32. ^ Fifteenth Census of the United States: 1930 - Population Volume I, United States Census Bureau, p. 710. Accessed December 2, 2011.
  33. ^ New Jersey Resident Population by Municipality: 1930 - 1990, Workforce New Jersey Public Information Network. Accessed June 28, 2015.
  34. ^ a b c d e Census 2000 Profiles of Demographic / Social / Economic / Housing Characteristics for Carteret borough, New Jersey Archived July 2, 2014, at the Wayback Machine, United States Census Bureau. Accessed July 8, 2013.
  35. ^ a b c d e DP-1: Profile of General Demographic Characteristics: 2000 - Census 2000 Summary File 1 (SF 1) 100-Percent Data for Carteret borough, Middlesex County, New Jersey, United States Census Bureau. Accessed July 8, 2013.
  36. ^ Giachino, Alyssa. "Carteret police say two attacks being investigated as bias crimes", Asbury Park Press, October 31, 2008. Accessed August 16, 2011. "estimates the Sikh population in Carteret is at least 2,500 out of the borough's 22,000 residents."
  37. ^ Staff. "Sikh Parade in Carteret sends message about faith's strength", World Sikh News, April 30, 2008. Accessed August 16, 2011. "As New Jersey is host to some 25,000 Sikhs, Carteret has emerged as a magnet for the community, with an estimated 1,000 Sikhs among the borough's 22,000 residents."
  38. ^ Coyne, Kevin. "Turbans Make Targets, Some Sikhs Find", The New York Times, June 15, 2008. Accessed August 23, 2011. "Carteret, home to the largest concentration of Sikhs in the state."
  39. ^ Home page, Gurudwara Singh Sabha Sahib. Accessed August 24, 2011. "Gurudwara Singh Sabha is the first gurudwara sahib that was established in the borough of Carteret in 1998."
  40. ^ Staff. "Siks Celebrate New Home; Temple marks recent move to Port Reading", Home News Tribune, November 12, 2005. Accessed August 24, 2011. "The Gurudwara Singh Sabha Sahib is hosting a grand opening celebration today at its new location 941 Port Reading Ave Port Reading. The temple opened in June after members had worshipped for years at a Veterans of Foreign Wars hall on Carteret Avenue in Carteret using the space only on Sundays. The new location allows services every day"
  41. ^ DP03: Selected Economic Characteristics from the 2006-2010 American Community Survey 5-Year Estimates for Carteret borough, Middlesex County, New Jersey, United States Census Bureau. Accessed June 17, 2012.
  42. ^ Urban Enterprise Zone, Borough of Carteret. Accessed November 19, 2019.
  43. ^ Urban Enterprise Zone Tax Questions and Answers, New Jersey Department of Community Affairs, May 2009. Accessed October 28, 2019. "In 1994 the legislation was amended and ten more zones were added to this successful economic development program. Of the ten new zones, six were predetermined: Paterson, Passaic, Perth Amboy, Phillipsburg, Lakewood, Asbury Park/Long Branch (joint zone). The four remaining zones were selected on a competitive basis. They are Carteret, Pleasantville, Union City and Mount Holly."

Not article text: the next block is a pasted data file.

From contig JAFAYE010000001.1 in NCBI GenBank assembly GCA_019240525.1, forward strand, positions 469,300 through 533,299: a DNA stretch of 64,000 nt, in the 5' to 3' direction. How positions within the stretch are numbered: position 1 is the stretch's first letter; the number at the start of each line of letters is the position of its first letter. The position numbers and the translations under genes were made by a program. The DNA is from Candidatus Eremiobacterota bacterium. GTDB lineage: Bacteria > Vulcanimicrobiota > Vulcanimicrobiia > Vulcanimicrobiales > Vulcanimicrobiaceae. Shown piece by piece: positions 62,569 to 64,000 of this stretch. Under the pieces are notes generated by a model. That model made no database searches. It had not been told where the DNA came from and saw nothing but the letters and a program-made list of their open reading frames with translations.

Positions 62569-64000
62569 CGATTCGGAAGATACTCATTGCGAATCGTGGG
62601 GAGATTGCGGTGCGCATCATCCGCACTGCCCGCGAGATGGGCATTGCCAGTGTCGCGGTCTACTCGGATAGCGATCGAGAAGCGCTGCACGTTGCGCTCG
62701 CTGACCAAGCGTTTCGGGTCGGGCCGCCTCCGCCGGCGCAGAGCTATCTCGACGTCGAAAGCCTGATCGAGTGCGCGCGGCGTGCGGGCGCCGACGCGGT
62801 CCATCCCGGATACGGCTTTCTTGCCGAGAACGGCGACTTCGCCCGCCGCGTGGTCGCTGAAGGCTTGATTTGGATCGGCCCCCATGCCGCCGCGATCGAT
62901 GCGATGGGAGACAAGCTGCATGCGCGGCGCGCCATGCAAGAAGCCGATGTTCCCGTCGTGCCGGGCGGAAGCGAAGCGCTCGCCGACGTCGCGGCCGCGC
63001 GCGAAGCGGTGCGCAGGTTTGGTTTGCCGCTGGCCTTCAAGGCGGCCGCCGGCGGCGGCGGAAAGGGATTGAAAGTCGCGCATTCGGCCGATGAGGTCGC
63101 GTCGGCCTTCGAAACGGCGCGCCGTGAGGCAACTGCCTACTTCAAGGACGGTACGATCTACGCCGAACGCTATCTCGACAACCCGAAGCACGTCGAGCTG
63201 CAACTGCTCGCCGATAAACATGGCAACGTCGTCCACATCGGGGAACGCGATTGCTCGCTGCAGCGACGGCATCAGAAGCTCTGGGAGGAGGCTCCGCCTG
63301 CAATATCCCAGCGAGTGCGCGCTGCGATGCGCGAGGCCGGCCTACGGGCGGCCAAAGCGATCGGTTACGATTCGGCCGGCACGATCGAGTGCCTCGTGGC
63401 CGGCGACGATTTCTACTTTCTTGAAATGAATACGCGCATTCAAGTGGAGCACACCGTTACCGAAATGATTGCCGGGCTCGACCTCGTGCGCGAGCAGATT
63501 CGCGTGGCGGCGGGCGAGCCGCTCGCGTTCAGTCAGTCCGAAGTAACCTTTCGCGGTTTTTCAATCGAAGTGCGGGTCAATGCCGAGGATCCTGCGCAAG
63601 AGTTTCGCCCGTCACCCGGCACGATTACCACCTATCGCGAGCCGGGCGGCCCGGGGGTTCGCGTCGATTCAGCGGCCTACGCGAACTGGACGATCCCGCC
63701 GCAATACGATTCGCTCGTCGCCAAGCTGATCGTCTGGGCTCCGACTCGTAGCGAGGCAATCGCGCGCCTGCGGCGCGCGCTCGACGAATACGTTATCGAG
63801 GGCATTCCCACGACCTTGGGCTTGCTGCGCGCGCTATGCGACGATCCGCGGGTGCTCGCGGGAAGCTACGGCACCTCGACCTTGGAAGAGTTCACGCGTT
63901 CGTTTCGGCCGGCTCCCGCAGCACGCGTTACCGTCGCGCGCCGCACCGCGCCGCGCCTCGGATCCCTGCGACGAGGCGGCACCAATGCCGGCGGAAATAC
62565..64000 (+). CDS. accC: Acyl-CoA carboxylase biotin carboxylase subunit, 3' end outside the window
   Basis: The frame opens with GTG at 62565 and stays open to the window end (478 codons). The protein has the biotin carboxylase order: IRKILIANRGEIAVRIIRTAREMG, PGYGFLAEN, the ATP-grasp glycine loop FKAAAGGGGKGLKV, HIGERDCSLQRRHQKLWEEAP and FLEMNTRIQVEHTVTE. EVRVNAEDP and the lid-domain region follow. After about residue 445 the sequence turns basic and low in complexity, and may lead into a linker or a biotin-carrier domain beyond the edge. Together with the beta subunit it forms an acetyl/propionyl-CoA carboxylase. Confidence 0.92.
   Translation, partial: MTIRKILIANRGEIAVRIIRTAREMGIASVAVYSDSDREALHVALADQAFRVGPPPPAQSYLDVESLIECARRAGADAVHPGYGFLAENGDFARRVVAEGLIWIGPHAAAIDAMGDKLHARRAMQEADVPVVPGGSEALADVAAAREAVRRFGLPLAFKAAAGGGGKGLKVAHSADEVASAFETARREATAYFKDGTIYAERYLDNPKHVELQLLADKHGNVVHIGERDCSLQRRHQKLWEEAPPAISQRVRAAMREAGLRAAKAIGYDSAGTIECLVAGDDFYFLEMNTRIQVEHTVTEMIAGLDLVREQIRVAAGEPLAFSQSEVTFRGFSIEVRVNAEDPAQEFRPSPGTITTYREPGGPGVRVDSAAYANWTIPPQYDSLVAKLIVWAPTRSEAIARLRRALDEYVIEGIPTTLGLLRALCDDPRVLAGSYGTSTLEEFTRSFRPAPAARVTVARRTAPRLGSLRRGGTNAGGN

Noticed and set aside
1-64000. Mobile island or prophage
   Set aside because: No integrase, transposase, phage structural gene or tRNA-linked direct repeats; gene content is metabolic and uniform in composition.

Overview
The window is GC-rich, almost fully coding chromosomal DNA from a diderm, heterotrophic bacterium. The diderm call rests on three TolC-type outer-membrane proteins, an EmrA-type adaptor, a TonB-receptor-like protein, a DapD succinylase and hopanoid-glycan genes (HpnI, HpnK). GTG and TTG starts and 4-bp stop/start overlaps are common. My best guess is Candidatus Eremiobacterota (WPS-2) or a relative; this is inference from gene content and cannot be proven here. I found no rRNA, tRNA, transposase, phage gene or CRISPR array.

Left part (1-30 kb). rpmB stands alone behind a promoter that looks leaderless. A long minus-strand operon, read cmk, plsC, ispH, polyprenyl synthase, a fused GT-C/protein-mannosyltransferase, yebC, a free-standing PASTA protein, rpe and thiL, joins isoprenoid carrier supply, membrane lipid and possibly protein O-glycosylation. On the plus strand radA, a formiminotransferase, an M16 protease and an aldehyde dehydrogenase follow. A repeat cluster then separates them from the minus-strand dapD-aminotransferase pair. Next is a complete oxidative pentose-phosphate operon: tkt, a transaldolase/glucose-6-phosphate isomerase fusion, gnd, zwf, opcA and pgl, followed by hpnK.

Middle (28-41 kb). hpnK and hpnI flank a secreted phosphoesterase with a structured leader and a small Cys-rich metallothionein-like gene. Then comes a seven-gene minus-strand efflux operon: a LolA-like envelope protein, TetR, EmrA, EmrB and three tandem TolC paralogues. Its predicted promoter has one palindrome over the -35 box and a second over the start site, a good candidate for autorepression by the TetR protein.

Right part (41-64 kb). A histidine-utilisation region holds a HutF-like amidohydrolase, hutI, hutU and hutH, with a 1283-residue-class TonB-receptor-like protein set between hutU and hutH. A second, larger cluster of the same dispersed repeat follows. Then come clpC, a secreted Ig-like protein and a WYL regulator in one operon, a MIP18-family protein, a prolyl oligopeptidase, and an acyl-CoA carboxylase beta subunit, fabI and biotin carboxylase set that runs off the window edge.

44. ^ Urban Enterprise Zone Program, New Jersey Department of Community Affairs. Accessed October 27, 2019. "Businesses participating in the UEZ Program can charge half the standard sales tax rate on certain purchases, currently 3.3125% effective 1/1/2018"
  45. ^ Urban Enterprise Zones Effective and Expiration Dates, New Jersey Department of Community Affairs. Accessed January 8, 2018.
  46. ^ Direct Connect, NASDAQ OMX Group. Accessed June 18, 2014. "NASDAQ OMX Direct Connect is a dedicated connection for clients that are located outside of the NASDAQ OMX Data Center. Direct Connect clients may access all NASDAQ OMX markets and market data feeds in both the Carteret, NJ primary data center and the Ashburn, VA backup facility."
  47. ^ Christman, Ed. "Deal Brings Wiz A Crucial $25 Million", Billboard (magazine), October 25, 1997. Accessed December 2, 2016. "Nobody Beats the Wiz, based in Carteret, N.J., has had a rocky year, suffering intermittent cash-flow problems, most recently in September, when it failed to pay most major music suppliers"
  48. ^ Inventory of Municipal Forms of Government in New Jersey, Rutgers University Center for Government Studies, July 1, 2011. Accessed November 18, 2019.
  49. ^ Cerra, Michael F. "Forms of Government: Everything You've Always Wanted to Know, But Were Afraid to Ask" Archived September 24, 2014, at the Wayback Machine, New Jersey State League of Municipalities. Accessed November 30, 2014.
  50. ^ "Forms of Municipal Government in New Jersey", p. 6. Rutgers University Center for Government Studies. Accessed June 3, 2015.
  51. ^ 2020 Municipal Data Sheet, Borough of Carteret. Accessed April 30, 2020.
  52. ^ Borough of Carteret, Middlesex County, New Jersey. Accessed April 30, 2020.
  53. ^ November 5, 2019 General Election Official Results, Middlesex County, New Jersey. Accessed January 1, 2020.
  54. ^ November 6, 2018 General Election Official Results, Middlesex County, New Jersey. Accessed January 1, 2019.
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  74. ^ Sergio Bichao (October 19, 2014). "Exclusive details: Sex, lies & text messages in Carteret Fire Dept. scandal". My Central Jersey. Carteret, NJ. Retrieved July 15, 2020. But when a firefighter texted a female volunteer a picture of his penis, and then admitted under oath that he had sex in the parking lot of a borough elementary school, neither the fire chief nor the mayor thought to reprimand the borough employee.
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  128. ^ Cahillane, Kevin. "Not Fade Away: The Smithereens' Monument to Persistence", The New York Times, October 10, 2004. Accessed November 3, 2007. "The band formed in 1980 when three Carteret High School graduates (class of 1975) and childhood friends (Mr. Babjak, Dennis Diken on drums and Mike Mesaros on bass) met Pat DiNizio, a Scotch Plains singer-songwriter-garbage man."